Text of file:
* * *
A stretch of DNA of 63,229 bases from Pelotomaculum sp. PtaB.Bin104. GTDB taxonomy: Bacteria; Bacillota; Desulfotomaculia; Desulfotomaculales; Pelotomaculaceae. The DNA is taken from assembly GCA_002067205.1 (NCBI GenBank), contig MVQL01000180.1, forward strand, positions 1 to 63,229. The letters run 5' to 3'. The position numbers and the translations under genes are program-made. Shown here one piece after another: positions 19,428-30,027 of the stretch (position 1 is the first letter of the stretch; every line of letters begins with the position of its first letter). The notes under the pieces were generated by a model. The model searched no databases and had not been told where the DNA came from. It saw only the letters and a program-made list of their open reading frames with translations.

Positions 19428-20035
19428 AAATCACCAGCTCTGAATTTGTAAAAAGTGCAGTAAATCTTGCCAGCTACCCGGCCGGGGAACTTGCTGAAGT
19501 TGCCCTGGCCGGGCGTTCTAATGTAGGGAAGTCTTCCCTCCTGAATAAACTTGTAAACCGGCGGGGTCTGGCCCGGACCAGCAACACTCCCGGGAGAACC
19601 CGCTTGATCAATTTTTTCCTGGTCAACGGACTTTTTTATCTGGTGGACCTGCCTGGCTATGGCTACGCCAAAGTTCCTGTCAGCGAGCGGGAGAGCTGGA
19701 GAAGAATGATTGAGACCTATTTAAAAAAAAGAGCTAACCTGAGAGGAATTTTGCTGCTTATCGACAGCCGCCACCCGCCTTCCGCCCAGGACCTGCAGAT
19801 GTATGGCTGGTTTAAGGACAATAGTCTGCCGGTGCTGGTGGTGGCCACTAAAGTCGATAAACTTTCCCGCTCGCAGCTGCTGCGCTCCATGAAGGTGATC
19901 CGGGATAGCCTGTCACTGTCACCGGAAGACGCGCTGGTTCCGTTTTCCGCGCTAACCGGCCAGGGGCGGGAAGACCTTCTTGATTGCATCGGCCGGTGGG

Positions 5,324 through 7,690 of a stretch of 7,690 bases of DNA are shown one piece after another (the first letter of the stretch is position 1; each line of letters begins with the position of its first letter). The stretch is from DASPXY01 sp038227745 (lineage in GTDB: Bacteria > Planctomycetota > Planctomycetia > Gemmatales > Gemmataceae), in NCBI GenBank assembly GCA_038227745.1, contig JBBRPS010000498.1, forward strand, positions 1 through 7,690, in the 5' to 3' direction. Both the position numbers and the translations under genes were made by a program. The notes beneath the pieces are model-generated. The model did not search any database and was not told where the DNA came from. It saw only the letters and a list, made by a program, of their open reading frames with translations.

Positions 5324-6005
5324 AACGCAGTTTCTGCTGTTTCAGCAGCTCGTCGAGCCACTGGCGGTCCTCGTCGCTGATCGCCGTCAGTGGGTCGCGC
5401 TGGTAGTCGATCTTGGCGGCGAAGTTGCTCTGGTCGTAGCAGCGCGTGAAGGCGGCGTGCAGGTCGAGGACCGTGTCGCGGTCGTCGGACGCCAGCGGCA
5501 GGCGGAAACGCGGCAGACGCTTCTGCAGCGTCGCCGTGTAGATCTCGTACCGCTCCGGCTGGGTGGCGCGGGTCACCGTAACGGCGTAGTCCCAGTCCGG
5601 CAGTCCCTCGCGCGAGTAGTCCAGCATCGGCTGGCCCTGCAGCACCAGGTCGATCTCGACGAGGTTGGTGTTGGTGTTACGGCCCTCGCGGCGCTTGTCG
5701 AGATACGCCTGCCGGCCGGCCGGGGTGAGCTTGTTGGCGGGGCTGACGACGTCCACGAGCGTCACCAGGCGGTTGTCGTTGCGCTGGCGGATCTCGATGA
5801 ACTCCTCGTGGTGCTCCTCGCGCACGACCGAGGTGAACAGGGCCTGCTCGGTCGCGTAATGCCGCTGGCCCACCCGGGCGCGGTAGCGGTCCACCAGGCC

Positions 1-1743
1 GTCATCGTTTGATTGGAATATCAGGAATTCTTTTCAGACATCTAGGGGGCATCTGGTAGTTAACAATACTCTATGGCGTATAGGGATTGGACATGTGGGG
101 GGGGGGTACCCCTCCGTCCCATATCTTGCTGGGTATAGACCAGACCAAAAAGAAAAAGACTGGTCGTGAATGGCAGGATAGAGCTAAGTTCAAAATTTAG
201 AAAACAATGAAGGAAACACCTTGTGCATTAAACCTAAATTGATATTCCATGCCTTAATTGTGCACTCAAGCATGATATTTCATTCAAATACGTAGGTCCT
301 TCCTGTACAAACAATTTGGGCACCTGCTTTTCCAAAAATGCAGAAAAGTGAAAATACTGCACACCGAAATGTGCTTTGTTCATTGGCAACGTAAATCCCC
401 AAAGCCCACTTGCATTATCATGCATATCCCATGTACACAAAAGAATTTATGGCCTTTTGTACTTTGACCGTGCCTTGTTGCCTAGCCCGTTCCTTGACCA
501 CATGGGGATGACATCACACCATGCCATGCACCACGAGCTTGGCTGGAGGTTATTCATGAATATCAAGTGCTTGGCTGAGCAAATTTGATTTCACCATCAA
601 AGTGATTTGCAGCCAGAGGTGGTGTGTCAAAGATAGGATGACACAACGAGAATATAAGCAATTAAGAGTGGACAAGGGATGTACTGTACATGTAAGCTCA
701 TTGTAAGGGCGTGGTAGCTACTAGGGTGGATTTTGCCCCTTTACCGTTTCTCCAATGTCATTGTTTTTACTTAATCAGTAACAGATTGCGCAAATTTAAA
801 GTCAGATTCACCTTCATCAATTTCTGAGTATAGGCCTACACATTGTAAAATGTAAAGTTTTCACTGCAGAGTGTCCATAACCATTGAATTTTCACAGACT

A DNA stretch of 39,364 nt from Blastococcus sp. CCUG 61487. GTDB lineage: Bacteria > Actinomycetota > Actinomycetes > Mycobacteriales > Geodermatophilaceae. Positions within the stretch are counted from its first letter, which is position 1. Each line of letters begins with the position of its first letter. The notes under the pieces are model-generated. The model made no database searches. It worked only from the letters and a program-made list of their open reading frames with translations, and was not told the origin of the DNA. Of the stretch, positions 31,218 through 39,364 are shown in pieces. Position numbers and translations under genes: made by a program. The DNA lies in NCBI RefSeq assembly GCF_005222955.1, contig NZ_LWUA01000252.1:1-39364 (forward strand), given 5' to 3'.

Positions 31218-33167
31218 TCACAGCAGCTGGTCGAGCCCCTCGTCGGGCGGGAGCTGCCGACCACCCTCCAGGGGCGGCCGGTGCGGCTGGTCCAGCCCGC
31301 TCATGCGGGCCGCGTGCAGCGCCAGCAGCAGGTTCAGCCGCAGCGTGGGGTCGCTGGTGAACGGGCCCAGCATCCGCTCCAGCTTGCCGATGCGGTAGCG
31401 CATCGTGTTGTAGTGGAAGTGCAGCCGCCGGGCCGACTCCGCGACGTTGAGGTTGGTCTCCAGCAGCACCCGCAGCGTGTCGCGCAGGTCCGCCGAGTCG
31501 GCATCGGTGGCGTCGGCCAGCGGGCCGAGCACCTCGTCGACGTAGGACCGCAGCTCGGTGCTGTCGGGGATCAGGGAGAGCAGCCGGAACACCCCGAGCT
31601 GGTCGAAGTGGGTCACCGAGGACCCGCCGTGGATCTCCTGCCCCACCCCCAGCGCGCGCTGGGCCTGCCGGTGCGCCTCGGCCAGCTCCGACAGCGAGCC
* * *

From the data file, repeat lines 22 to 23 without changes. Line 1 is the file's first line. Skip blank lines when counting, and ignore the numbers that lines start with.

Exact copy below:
401 AAAGCCCACTTGCATTATCATGCATATCCCATGTACACAAAAGAATTTATGGCCTTTTGTACTTTGACCGTGCCTTGTTGCCTAGCCCGTTCCTTGACCA
501 CATGGGGATGACATCACACCATGCCATGCACCACGAGCTTGGCTGGAGGTTATTCATGAATATCAAGTGCTTGGCTGAGCAAATTTGATTTCACCATCAA